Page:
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Intensity-Modulated Radiosurgery System
maxon precision motors, inc. Posted 09/21/2010
Engages a shape-shifting multi-leaf collimator to focus radiation on tumors while protecting surrounding healthy tissue in sensitive areas of the body.
The problem can be a matter of life and death to the patient. Until a few years ago, head and neck tumors could not be safely bombarded with radiation without the possibility of damaging organs like the spinal cord or salivary glands. Doctors were forced to keep radiation doses low – too low to be completely effective in eradicating tumors – in order to avoid paralyzing or even killing their patients. Many spinal column tumor treatments ran the same risks. The situation presented doctors with a Hobson’s choice. A tumoricidal radiation does might cure the cancer but seriously harm the patient. On the other hand, lower radiation doses could fail to stop the cancer.
Hospitals needed a machine that combined superior technology with an efficient, reliable process for targeting tumors while sparing normal healthy tissues. The components had to deliver radiation in different modes, including segmental, dynamic, combinations of the two, and ‘conformal arc’ radiation treatment, all on one treatment machine. A computer system had to be able to translate multiple views of a single tumor into three-dimensional anatomical images. Using this image data, a complex radiation therapy treatment plan would be created. From the treatment plan, the computer would create the instructions needed to operate the motion system used to provide treatment.
Cancer treatment technology from Varian Medical Systems is aimed at being able to ‘paint’ or conform a radiation dose very tightly to a small or irregularly shaped target. These systems have the ability to minimize hot spots, improve target dose homogeneity, and sculpt dose delivery around critical structures more effectively.
These systems are used accurately and repeatedly to treat tumors very close to sensitive structures like optic nerves, spinal columns, and other glands and organs. Despite their complexity, the high-resolution treatments are delivered quickly, fitting into the conventional 10- to 15-minute time slots generally reserved for such treatments. The process is further streamlined through automation and the ability to customize a process, save it, and repeat it. Varian also provides software that incorporates data analysis and reporting tools.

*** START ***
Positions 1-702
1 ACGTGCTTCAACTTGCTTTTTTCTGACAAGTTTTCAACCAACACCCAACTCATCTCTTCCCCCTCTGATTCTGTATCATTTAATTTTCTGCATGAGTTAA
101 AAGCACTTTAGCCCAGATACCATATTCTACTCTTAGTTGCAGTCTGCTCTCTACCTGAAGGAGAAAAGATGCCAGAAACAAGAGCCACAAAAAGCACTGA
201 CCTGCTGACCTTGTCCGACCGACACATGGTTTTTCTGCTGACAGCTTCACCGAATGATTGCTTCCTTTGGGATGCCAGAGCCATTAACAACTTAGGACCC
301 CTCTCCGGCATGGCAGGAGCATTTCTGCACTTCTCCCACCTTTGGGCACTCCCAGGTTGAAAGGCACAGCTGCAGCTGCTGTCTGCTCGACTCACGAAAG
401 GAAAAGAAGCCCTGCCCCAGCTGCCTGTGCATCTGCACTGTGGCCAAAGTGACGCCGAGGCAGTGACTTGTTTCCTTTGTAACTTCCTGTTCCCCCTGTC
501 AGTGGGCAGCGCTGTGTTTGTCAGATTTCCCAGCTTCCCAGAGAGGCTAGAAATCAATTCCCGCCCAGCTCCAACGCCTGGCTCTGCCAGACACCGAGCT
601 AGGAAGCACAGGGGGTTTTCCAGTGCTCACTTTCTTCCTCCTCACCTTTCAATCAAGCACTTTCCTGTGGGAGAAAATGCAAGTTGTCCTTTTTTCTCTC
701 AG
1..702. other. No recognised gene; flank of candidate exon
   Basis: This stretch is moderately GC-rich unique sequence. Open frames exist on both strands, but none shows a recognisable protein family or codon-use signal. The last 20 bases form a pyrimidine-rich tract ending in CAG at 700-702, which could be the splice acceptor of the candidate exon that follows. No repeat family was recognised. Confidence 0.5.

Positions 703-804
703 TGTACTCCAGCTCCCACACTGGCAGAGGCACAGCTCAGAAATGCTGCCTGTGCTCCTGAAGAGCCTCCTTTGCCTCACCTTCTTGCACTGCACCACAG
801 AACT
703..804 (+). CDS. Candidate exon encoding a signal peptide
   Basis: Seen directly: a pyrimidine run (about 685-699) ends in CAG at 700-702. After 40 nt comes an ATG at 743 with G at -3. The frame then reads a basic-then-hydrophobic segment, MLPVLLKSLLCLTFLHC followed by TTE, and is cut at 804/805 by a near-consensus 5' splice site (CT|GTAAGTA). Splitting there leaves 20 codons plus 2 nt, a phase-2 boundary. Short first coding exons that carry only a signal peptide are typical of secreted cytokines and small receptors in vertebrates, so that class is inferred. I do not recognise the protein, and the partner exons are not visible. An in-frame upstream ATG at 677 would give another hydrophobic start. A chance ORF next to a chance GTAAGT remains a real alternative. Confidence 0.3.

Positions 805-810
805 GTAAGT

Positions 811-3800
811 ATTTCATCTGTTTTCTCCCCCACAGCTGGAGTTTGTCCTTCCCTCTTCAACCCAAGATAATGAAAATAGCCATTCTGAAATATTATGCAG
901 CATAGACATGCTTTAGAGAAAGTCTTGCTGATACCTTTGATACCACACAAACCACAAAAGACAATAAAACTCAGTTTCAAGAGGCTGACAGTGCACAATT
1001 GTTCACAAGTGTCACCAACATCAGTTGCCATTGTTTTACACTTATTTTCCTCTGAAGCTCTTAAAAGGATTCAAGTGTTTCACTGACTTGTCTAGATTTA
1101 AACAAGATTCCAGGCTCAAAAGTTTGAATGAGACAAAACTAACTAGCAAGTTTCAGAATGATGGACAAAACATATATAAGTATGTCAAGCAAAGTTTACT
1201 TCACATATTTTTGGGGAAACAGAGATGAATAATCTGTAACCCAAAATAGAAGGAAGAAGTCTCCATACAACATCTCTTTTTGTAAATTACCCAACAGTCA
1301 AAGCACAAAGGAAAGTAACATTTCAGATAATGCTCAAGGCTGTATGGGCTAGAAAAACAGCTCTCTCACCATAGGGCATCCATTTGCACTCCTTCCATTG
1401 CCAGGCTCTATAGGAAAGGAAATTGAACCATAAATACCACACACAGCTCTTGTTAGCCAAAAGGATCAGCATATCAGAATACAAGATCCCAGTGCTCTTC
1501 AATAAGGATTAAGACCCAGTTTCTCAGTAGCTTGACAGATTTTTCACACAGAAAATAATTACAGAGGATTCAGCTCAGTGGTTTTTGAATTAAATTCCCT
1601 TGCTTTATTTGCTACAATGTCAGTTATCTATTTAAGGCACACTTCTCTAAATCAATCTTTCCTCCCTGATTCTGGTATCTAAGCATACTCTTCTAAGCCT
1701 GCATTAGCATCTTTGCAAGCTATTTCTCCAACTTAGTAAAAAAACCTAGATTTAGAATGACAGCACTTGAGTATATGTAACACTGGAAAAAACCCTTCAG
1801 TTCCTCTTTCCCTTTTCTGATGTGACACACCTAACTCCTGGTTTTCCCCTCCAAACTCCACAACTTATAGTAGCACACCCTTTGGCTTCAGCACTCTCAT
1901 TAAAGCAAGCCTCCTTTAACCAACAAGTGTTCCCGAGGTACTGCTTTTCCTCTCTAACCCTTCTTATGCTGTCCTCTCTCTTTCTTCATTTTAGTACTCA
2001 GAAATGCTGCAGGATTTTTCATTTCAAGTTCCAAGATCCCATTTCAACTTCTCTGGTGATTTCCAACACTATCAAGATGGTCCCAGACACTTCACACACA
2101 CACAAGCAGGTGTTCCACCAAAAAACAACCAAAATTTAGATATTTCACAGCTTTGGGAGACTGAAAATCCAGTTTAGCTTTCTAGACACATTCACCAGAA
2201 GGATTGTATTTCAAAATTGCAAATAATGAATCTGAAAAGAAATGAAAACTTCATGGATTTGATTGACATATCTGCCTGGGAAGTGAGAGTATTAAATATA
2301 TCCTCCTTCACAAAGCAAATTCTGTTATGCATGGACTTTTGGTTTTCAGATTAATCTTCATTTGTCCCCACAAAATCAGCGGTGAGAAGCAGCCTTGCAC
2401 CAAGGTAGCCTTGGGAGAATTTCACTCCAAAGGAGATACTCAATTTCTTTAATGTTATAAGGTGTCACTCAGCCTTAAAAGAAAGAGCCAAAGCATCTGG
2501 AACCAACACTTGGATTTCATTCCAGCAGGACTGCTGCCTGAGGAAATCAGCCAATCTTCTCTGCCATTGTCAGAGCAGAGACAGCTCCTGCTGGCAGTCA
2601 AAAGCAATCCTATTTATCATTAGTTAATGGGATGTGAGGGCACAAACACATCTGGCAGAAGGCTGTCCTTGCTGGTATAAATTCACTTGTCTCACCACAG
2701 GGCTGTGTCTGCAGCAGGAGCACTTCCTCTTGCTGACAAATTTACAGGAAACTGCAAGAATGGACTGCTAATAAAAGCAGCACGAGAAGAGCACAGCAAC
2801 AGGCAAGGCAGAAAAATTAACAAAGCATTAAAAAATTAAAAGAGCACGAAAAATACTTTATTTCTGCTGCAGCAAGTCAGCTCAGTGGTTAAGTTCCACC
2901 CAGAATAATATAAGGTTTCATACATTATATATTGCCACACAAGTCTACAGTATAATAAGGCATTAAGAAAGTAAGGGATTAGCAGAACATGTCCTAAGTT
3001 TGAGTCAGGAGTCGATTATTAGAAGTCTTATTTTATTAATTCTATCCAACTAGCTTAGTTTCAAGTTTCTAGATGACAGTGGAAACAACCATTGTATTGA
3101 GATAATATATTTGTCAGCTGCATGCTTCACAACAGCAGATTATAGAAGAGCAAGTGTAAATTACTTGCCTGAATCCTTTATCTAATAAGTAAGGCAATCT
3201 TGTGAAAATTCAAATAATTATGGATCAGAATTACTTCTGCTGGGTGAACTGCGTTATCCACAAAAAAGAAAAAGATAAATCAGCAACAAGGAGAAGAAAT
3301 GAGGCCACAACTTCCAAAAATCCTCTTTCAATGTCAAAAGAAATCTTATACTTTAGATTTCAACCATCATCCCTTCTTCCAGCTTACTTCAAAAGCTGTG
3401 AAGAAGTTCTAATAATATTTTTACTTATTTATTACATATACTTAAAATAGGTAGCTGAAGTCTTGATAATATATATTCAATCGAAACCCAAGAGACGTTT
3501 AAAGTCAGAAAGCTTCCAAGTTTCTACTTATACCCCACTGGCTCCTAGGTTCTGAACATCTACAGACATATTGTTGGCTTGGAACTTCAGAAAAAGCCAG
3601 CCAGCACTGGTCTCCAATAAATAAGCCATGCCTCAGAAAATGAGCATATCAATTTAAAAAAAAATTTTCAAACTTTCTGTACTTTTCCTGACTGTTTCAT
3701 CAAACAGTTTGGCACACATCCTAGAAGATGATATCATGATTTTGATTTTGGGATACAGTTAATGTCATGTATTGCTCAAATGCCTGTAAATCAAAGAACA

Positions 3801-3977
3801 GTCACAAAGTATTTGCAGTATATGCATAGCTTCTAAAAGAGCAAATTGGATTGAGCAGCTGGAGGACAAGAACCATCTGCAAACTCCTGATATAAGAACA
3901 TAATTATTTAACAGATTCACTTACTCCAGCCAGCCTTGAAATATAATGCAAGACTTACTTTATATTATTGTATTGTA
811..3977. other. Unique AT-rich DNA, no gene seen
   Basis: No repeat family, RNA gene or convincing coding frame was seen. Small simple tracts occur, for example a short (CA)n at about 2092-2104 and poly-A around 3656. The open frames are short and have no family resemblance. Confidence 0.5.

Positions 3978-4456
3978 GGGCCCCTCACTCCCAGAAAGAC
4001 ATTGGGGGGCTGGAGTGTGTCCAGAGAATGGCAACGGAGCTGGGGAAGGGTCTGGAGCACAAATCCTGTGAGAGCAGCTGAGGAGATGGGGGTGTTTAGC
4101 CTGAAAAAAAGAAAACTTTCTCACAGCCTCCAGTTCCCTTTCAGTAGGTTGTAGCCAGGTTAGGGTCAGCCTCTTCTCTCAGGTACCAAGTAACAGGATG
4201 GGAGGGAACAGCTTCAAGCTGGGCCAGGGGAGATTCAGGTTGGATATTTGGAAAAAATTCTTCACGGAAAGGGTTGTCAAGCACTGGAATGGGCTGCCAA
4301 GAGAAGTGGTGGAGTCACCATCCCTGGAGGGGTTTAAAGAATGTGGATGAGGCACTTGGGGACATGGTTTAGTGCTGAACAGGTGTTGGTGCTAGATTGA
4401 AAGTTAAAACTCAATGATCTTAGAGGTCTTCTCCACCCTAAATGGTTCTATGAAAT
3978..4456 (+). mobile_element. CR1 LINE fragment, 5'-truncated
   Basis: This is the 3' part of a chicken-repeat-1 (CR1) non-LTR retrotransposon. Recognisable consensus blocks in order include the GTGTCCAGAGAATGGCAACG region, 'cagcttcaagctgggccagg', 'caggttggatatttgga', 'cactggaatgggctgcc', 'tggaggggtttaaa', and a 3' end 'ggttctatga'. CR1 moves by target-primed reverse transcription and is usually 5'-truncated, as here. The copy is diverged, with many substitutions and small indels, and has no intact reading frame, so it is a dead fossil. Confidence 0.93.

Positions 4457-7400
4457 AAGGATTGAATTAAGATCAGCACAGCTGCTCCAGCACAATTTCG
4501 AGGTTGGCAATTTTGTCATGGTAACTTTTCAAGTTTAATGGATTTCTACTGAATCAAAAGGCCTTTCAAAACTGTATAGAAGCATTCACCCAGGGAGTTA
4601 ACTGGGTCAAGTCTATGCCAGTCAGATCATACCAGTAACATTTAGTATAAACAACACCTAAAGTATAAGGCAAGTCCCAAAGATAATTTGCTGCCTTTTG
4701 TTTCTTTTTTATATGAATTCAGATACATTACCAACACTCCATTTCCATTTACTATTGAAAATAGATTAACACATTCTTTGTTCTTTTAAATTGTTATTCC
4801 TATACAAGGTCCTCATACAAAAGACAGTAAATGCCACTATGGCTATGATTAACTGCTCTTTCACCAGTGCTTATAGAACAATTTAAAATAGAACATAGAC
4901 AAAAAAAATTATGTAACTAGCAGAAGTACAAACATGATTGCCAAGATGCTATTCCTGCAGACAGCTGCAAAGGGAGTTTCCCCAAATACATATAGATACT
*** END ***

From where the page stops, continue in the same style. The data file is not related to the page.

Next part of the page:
Varian has received FDA 510(k) clearance for its latest high-definition multileaf collimator (MLC), an ultra-fine beam shaping device for radiosurgery. The HD120 MLC consists of a computer-controlled array of up to 120 parallel, individually adjustable tungsten slats or leaves that can block the path of an X-ray beam. The MLC is attached to the head of the medical linear accelerator, which generates the beam. The leaves of the MLC situated in two parallel rows, and can be moved in and out to create an adjustable aperture through which radiation beams are directed at a patient’s tumor. The shape of the aperture is dynamically changed as treatment progresses, to match the shape of the tumor as seen from each of the angles from which the beam is being delivered. By using the MLC to precisely shape the beams from multiple angles, it is possible to deliver a radiation dose that closely matches the three-dimensional volume of the tumor.
The MLC also facilitates intensity-modulated radiation therapy (IMRT). Using the adjustable leaves of an MLC to shape the beam and by controlling exposure times, clinicians can deliver a different dose to different segments of the tumor, modulating the dose intensity across the entire treatment field. Consequently, the dose can be higher in the most aggressive areas of the tumor and lower in areas where the beam is near or passing through sensitive healthy tissues.